Why I Hate Modern Traffic Lights

Thankfully, Preston doesn't get as busy as this

About 6 months to a year ago, the pedestrian traffic light system in and around Preston city centre received a fairly substantial revamp. And ever since I’ve hated the bloody things. They grate on my design and human interaction nerves. Let me paint you a picture.



Unfortunately, I don’t have any pictures of the old Preston pedestrian traffic light system, but essentially they looked like this:

The old pedestrian traffic light system... it made sense

Imagine yourself at the perspective of the photographer here: you press the button to your right to change the lights and ahead of you are the lights, which eventually change to indicate that you can cross the road. There would also be an accompanying loud beeping sound as well, for people who are blind or hard of seeing. Makes sense, right?



Here’s how a main pedestrian traffic light crossing in Preston now looks:

The new Preston pedestrian traffic light system... urf...

This was taken from my point of view. A keen observer might be wondering: where have the traffic lights gone? I can’t see them. Good question. I’ll tell you where they are:

The new position of Preston's new pedestrian traffic light system... why?

They’re right next to you.

This poses a major problem. If there are many of you, in a line, waiting to be able to cross the road then you can’t see the lights. Because they’re being blocked by the line of people. I’m 5’10” and these lights come to around my shoulder height. I have, on several occasions, watched a load of people start to cross the road because, being unable to see the lights, they saw one person sneak across and took his lead. The lights hadn’t actually changed. The guy just tried to sneak across the road before the cars arrived.

It nearly got very messy, I tell thee.

Also, the loud beeping noise that accompanies the changing of the pedestrian lights from red to green has gone. You know, the noise that people who are hard of sight need to know when to cross fairly busy roads.

Insert a variety of facepalm pictures here.

The old setup worked perfectly fine. You pressed the button, looked ahead, and waited for the lights to change to green. After all, you’re looking ahead anyway. That’s the way you want to go.

Why the need to change it?

This is what happens, ladies and gentlemen, when committees make design decisions. They induce universe-sized apocalyptic facepalms from me.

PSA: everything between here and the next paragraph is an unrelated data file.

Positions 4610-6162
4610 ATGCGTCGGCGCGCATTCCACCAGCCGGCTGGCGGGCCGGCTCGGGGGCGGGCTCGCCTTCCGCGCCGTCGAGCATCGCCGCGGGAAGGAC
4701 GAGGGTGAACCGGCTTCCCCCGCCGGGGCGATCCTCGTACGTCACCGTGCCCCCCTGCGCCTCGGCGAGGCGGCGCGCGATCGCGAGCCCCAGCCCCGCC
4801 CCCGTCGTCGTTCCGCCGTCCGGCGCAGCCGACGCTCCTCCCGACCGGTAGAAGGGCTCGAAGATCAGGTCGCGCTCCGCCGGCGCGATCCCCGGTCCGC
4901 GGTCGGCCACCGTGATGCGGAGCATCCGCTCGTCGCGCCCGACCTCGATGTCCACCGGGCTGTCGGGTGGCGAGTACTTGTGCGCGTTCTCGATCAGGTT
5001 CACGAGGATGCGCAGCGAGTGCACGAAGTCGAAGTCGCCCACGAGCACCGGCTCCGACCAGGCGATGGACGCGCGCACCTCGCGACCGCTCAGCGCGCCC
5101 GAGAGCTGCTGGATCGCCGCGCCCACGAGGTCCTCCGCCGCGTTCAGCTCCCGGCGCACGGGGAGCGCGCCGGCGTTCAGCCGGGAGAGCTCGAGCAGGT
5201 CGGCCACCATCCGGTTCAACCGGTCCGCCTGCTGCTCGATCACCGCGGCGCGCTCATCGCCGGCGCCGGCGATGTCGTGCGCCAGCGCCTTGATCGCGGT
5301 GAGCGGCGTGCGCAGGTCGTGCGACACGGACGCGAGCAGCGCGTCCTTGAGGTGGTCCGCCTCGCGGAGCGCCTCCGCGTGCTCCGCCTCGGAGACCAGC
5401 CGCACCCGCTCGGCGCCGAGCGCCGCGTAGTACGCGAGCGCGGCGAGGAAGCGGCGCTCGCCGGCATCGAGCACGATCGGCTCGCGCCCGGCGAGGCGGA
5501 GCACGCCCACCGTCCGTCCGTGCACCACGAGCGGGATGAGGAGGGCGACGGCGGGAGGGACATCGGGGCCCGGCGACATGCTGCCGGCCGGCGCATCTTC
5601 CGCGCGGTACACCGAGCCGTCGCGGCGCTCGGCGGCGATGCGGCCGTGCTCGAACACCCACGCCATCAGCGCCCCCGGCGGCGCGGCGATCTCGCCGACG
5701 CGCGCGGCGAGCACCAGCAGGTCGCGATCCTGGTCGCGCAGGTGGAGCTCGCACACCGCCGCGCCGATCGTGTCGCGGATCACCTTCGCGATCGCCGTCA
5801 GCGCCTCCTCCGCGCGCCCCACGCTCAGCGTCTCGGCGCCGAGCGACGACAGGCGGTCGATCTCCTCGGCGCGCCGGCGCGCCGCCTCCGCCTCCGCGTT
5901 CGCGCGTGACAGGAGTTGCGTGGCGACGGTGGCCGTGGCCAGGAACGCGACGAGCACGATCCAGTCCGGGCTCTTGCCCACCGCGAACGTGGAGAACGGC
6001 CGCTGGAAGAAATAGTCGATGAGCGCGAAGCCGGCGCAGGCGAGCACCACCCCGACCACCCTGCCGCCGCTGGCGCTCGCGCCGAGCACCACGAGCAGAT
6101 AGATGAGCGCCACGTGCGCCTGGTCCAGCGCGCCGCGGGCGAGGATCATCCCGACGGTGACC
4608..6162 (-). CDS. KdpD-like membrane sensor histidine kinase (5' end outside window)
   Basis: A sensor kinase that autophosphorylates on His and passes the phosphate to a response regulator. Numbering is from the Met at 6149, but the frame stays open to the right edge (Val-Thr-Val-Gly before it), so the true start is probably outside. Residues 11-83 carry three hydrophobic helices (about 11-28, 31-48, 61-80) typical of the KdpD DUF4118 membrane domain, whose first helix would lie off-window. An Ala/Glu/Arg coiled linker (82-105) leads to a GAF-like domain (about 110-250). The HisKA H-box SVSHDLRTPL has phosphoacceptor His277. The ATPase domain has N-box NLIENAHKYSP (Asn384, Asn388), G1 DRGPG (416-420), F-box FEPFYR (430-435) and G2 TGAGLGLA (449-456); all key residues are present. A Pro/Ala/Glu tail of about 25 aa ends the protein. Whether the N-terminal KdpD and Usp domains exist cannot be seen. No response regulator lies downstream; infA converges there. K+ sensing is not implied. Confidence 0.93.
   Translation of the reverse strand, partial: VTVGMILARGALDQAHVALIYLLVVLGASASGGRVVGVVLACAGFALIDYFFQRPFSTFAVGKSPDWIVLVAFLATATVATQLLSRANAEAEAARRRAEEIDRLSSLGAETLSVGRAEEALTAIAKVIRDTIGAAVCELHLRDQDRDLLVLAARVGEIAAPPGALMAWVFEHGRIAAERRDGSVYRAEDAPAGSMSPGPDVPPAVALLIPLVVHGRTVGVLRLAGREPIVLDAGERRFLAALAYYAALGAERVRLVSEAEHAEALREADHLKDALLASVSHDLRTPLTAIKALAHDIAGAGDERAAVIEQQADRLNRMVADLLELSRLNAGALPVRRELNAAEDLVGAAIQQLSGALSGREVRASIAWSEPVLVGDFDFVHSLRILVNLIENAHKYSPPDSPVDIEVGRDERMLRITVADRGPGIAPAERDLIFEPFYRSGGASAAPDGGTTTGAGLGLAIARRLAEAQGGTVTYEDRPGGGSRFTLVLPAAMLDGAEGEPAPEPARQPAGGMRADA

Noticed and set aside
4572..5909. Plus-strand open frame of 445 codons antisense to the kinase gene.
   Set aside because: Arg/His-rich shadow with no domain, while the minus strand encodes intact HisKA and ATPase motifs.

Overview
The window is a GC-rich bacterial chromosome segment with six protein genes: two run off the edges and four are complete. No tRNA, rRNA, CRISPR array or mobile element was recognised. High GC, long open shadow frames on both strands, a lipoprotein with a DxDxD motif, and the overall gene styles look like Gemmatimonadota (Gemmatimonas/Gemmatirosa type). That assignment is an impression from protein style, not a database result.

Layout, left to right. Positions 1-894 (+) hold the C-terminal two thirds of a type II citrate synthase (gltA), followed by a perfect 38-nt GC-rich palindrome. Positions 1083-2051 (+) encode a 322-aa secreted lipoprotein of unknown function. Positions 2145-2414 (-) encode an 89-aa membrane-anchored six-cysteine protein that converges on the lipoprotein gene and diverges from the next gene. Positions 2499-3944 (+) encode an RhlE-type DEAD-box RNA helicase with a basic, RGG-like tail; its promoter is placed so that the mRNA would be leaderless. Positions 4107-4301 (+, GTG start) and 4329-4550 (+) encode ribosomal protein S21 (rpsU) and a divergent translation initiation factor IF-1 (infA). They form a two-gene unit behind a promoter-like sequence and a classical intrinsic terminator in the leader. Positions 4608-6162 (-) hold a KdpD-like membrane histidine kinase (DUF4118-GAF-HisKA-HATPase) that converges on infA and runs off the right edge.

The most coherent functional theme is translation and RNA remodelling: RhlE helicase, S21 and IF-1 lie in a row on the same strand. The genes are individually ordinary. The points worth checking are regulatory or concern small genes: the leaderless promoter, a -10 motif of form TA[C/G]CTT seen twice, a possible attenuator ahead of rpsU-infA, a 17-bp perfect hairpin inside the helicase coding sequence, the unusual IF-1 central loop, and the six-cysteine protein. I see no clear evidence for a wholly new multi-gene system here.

Ian Cylkowski aka Izo

Logo & Brand Identity Design

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4 Comments so far. Comments are closed.
  1. I should have to hand the different kinds of crossing, for they have chosen – I think – “puffin” over “pelican”…or “zebra”…..These all exist, as well as “toucan”, I wish I were making these up….

    You are right to question the logic behind them. Initially I approved. They looked smarter and seemed to de-clutter the street furniture a little. Then reality struck. I am about your height, a little smaller, and it’s impossible to spot in a crowd if the lights have changed. There is another issue too – the revolving button on the bottom for sight-impared pedestrians has now lost its identification marker, If you don’t know its there – or if the person you are helping cross the road doesn’t know its there for later – then tough!

    I have seen people step back into the moving people traffic behind to fashion some idea of the roads rather than wait for the signals to alter. It creates far more hassle and crowd trouble than it needs to.

    Maybe it was done to make things look or feel or appear “better”. It is a case of – cliché alert – something being fixed that t’was nae before braekn’d.

    • Izo,

      @Liam: thanks for the comment! I forgot about the revolving button. It would seem that the ‘designers’ of the new system aimed for a sense of minimalism without really knowing what it IS.

  2. It’s like the bicycle lights in Germany: http://www.hi-benny.de/Blogbilder/2058.JPG

    When you stop right next to the light post to hold on to it (pedals with clip – too lazy to unclip, but don’t want to fall), you can hardly see them without breaking your neck.